All seven members of BTS, one of the biggest bands in the world, will serve in the military in South Korea, according to their agency, putting an end to a longstanding national discussion about whether they should be exempted.

The band members will each spend nearly two years in the military, contrary to the expectations of many K-pop fans who had hoped they would receive preferential treatment in recognition of their contributions to the South Korean economy and international status.

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As soon as he turns 30 in December, Jin, the group’s eldest member, will be the first to abandon his stage attire in favour of a uniform. According to their management company, Big Hit Music, the remaining six members of the band, who were born between 1993 and 1997, will follow suit. The band is anticipated to reconvene around 2025.

According to a report by the Associated Press, in one recent poll, over 61% of participants favoured exemptions for entertainers like BTS, while in another, roughly 54% believed that BTS members should enlist.

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Technically at war

In order to keep South Korea’s military primed for a potential invasion by North Korea, with which it is still technically at war, all able-bodied men under the age of 30 are required to serve between 18 and 21 months in the military.

The Constitution of South Korea stipulates that “all citizens shall have the duty of national defence.”

Although they are not compelled to serve in the military, women can freely enlist. Any kind of opposition to military duty is prohibited and will result in jail time.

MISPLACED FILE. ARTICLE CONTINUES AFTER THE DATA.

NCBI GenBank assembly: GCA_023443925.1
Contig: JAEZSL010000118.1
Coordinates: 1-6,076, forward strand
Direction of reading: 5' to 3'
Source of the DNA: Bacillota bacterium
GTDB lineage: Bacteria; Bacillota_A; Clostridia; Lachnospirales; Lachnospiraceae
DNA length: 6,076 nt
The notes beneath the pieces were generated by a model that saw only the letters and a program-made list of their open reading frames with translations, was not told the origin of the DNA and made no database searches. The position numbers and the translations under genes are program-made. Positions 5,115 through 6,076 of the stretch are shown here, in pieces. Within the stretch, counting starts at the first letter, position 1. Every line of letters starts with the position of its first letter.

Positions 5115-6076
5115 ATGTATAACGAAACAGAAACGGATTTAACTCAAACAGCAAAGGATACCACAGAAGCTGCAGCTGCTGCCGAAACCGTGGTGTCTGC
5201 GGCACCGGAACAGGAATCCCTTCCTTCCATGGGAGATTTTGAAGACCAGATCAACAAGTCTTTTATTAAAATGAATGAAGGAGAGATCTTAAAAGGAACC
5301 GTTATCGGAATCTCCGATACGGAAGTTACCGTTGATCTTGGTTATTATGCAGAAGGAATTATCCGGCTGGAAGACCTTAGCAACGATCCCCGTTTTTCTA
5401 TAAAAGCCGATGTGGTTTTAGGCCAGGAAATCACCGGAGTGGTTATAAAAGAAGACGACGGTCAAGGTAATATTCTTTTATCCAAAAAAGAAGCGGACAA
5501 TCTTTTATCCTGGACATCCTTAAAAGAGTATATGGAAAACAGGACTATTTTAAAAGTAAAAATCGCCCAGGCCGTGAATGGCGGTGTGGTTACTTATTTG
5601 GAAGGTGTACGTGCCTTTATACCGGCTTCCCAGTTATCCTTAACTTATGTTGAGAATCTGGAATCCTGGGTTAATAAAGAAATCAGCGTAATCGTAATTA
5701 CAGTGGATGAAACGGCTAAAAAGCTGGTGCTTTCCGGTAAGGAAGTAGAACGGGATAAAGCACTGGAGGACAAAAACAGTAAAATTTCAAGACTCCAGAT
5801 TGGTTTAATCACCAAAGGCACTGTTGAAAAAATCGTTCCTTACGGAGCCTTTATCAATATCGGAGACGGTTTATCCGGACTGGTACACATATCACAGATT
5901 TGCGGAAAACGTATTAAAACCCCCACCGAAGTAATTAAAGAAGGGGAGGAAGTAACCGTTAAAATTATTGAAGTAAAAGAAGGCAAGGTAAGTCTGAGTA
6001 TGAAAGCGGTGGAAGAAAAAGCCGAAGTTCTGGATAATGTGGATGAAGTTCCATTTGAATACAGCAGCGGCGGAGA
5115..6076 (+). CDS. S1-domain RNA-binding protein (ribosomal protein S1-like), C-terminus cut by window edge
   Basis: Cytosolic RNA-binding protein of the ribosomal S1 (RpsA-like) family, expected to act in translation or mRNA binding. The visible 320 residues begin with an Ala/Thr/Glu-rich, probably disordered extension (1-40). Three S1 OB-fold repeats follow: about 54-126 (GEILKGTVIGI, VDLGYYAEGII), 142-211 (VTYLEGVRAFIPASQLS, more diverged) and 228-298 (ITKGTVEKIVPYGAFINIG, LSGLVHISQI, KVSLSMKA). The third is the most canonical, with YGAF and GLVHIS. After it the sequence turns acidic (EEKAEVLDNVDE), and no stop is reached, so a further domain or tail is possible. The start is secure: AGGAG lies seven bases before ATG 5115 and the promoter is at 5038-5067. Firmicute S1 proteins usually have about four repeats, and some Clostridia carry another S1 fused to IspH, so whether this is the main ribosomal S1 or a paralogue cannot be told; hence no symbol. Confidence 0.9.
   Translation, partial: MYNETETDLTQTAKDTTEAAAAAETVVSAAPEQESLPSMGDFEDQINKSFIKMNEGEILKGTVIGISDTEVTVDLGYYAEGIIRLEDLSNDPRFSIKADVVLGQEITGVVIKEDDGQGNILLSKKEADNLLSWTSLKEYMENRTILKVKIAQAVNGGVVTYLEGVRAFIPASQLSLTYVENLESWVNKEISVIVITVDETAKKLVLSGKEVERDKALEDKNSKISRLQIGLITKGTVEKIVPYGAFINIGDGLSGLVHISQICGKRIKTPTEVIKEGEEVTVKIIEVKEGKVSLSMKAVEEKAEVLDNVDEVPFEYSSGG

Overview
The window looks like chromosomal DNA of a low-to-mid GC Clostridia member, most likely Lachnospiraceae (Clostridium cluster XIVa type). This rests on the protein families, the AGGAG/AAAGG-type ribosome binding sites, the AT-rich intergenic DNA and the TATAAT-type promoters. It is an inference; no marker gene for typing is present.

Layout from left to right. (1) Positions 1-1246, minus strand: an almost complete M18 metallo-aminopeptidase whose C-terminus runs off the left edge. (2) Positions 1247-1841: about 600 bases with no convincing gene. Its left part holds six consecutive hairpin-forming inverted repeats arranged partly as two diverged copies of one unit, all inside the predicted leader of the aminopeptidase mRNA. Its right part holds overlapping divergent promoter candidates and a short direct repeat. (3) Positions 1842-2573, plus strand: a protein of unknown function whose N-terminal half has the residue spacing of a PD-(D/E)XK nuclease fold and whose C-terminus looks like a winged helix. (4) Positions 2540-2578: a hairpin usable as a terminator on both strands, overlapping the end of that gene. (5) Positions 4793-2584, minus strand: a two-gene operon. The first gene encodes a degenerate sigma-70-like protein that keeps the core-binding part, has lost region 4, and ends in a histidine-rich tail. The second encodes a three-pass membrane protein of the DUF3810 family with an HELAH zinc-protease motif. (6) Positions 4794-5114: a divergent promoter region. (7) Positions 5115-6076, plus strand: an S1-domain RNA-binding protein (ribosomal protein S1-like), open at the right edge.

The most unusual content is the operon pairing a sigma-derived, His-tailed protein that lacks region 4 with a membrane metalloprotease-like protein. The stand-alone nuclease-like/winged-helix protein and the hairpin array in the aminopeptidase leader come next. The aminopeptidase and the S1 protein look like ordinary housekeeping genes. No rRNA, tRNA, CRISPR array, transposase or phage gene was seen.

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Prior to the 1976 Summer Olympics, President Park Chung-hee introduced a military service exemption for athletes in 1973 in an effort to boost the nation’s performance and increase the number of medals won.

Some well-known South Koreans, including medalists from the Olympics and Asian Games as well as prize-winning classical musicians and dancers, have been granted exemptions or are permitted to engage in alternative public duty.

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These names include footballer Son Heung-min of Tottenham, a gold medallist at the 2018 Asian Games, and Seong-jin Cho, the first Korean musician to win the International Chopin Piano Competition.

Despite worries that it would lead to allegations of favouritism, especially from other young men who must enlist, several South Korean parliamentarians had expressed support for an exemption.

The military releases those who are exempt from the draught after three weeks of basic training, and they must also put in 544 hours of volunteer service. For 34 months, they continue to work in their respective fields.

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Avoiding conscription

In South Korea, refusing to serve in the military is a crime that can result in imprisonment and social stigma. The actor and singer Steve Yoo learned this the hard way when he was deported and banned from entering the country after he avoided conscription by naturalising as a US citizen in 2002, months before he was scheduled to be drafted. Yoo had avoided conscription by becoming a US citizen.

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Assuring justice in the nation’s military duty, Lee Ki-sik, commissioner of the military manpower administration, told legislators earlier this month that it would be “desirable” for the BTS band members to perform their military obligations.

The enlisters must put their educational or professional pursuits on hold for the 18 to 21 months they are enlisted. It is not acceptable in the country for the wealthy and privileged to avoid military service or use exemptions.